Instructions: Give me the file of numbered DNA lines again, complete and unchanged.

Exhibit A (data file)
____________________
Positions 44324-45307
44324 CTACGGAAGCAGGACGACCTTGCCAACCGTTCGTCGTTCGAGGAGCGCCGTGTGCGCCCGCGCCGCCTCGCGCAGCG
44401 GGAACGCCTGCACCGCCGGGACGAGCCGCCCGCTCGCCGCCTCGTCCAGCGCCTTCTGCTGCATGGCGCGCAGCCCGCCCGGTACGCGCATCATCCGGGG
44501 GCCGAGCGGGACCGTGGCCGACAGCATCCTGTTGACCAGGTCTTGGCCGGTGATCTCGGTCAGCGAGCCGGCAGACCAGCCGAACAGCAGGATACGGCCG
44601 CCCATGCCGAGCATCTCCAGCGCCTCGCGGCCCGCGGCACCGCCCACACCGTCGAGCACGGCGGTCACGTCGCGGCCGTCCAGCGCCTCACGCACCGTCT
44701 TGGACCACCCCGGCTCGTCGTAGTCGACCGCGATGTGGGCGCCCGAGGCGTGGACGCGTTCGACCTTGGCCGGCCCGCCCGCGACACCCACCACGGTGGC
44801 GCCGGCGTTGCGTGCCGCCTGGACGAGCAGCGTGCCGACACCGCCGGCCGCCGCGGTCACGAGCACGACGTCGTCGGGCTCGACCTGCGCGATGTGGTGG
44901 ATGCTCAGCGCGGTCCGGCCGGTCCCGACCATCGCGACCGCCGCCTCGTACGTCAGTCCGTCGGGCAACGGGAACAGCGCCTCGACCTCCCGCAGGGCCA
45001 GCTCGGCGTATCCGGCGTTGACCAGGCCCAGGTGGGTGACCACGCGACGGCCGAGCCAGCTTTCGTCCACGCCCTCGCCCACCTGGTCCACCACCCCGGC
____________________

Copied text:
Positions 44324-45307
44324 CTACGGAAGCAGGACGACCTTGCCAACCGTTCGTCGTTCGAGGAGCGCCGTGTGCGCCCGCGCCGCCTCGCGCAGCG
44401 GGAACGCCTGCACCGCCGGGACGAGCCGCCCGCTCGCCGCCTCGTCCAGCGCCTTCTGCTGCATGGCGCGCAGCCCGCCCGGTACGCGCATCATCCGGGG
44501 GCCGAGCGGGACCGTGGCCGACAGCATCCTGTTGACCAGGTCTTGGCCGGTGATCTCGGTCAGCGAGCCGGCAGACCAGCCGAACAGCAGGATACGGCCG
44601 CCCATGCCGAGCATCTCCAGCGCCTCGCGGCCCGCGGCACCGCCCACACCGTCGAGCACGGCGGTCACGTCGCGGCCGTCCAGCGCCTCACGCACCGTCT
44701 TGGACCACCCCGGCTCGTCGTAGTCGACCGCGATGTGGGCGCCCGAGGCGTGGACGCGTTCGACCTTGGCCGGCCCGCCCGCGACACCCACCACGGTGGC
44801 GCCGGCGTTGCGTGCCGCCTGGACGAGCAGCGTGCCGACACCGCCGGCCGCCGCGGTCACGAGCACGACGTCGTCGGGCTCGACCTGCGCGATGTGGTGG
44901 ATGCTCAGCGCGGTCCGGCCGGTCCCGACCATCGCGACCGCCGCCTCGTACGTCAGTCCGTCGGGCAACGGGAACAGCGCCTCGACCTCCCGCAGGGCCA
45001 GCTCGGCGTATCCGGCGTTGACCAGGCCCAGGTGGGTGACCACGCGACGGCCGAGCCAGCTTTCGTCCACGCCCTCGCCCACCTGGTCCACCACCCCGGC